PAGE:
The rules of language are innate… unless they’re not

A study just published by a team of cognitive scientists at Johns Hopkins University has found evidence that humans are born with an innate sense of syntactical rules that makes it easier for us to learn languages. The findings are based on an experiment involving teaching groups of people various artificial languages that differ from one another only in certain grammatical rules.

What makes this finding particularly interesting is that just a little over a year ago a team at the Max Planck Institute found evidence that syntactical rules in languages evolve from each language’s unique historical context, and not from anything innate in the human brain.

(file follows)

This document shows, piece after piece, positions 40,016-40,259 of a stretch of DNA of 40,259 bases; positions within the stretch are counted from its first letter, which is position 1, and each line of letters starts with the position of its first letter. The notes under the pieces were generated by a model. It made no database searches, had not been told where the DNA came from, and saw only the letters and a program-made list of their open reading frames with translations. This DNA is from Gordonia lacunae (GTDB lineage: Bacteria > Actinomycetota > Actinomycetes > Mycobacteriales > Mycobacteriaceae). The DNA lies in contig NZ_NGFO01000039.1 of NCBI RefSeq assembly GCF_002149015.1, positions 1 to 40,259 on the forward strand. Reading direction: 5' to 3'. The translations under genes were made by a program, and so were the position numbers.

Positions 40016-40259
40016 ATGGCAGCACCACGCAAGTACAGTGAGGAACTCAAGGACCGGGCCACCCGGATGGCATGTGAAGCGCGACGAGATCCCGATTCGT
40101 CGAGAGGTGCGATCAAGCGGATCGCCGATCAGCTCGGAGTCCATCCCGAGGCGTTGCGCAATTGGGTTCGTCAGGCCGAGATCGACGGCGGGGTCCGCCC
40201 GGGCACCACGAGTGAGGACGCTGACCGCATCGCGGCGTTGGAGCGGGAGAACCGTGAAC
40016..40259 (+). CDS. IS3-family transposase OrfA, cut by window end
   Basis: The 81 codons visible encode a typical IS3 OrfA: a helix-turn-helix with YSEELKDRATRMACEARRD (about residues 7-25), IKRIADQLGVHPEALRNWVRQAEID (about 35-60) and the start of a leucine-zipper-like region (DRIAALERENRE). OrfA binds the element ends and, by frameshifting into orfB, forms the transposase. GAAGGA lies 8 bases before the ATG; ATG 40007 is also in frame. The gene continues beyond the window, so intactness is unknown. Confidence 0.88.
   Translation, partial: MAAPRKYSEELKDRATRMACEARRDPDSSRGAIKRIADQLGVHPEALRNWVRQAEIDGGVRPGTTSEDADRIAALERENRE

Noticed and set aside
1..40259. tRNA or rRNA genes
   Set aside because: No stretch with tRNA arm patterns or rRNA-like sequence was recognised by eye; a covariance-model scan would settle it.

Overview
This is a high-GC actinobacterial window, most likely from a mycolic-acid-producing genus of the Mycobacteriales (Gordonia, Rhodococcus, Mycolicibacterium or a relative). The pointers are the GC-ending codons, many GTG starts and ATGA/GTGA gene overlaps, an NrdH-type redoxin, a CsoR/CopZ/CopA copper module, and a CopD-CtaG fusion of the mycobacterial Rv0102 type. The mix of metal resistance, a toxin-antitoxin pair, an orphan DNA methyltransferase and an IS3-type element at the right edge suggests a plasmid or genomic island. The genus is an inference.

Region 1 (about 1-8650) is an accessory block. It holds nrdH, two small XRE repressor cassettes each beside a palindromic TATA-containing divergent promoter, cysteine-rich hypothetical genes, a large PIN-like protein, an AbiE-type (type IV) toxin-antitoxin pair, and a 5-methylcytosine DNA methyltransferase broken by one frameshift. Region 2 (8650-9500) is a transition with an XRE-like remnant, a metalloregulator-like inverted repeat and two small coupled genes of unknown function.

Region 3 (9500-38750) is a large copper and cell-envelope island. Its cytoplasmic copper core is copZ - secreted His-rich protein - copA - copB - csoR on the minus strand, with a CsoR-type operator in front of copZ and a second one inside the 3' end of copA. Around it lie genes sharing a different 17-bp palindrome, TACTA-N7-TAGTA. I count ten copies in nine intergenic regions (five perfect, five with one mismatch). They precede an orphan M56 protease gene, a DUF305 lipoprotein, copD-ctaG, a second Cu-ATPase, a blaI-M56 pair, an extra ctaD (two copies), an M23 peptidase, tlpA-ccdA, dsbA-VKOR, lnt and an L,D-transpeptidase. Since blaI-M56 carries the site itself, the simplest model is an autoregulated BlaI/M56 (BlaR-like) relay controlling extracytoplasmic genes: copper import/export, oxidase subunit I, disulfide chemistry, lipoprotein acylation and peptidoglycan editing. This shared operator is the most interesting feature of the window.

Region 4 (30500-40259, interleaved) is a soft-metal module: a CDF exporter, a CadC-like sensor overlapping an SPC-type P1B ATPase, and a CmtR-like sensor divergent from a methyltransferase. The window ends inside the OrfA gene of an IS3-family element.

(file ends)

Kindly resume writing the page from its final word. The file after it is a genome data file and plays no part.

And on the gripping hand, there was also a study published last June by Dr. Paul Kiparsky of Stanford University in which he found evidence that language change over time seems to follow universal principles.

I’m not a linguistic anthropologist, much less a formal linguist, and I certainly don’t understand the subject well enough to critique any of these papers. However, the question of whether or not universal language structures are innate to the human brain (as Noam Chomsky proposed almost 50 years ago) is a truly fascinating one, and I’m looking forward to seeing how the debate will continue to evolve.

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